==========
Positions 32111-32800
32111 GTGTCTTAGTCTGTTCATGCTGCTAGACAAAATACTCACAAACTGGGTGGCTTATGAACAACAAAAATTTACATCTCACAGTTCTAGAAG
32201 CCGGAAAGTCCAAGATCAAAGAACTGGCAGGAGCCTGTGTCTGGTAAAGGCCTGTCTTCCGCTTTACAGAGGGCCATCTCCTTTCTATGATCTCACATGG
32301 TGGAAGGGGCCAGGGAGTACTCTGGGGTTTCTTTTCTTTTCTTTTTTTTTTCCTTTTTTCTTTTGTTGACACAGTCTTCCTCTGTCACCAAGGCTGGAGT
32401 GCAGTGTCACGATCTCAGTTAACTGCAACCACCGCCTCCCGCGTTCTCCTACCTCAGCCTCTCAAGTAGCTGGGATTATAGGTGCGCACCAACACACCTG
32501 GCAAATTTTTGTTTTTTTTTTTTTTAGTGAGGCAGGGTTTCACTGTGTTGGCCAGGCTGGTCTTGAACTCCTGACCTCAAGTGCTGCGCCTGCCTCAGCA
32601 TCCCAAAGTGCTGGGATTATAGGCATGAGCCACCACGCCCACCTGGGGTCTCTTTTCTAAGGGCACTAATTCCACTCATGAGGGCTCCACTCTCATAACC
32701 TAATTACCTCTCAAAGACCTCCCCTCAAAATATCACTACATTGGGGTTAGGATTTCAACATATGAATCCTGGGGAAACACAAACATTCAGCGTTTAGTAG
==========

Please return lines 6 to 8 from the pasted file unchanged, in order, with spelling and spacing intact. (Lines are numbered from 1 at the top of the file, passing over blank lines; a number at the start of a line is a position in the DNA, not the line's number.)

32501 GCAAATTTTTGTTTTTTTTTTTTTTAGTGAGGCAGGGTTTCACTGTGTTGGCCAGGCTGGTCTTGAACTCCTGACCTCAAGTGCTGCGCCTGCCTCAGCA
32601 TCCCAAAGTGCTGGGATTATAGGCATGAGCCACCACGCCCACCTGGGGTCTCTTTTCTAAGGGCACTAATTCCACTCATGAGGGCTCCACTCTCATAACC
32701 TAATTACCTCTCAAAGACCTCCCCTCAAAATATCACTACATTGGGGTTAGGATTTCAACATATGAATCCTGGGGAAACACAAACATTCAGCGTTTAGTAG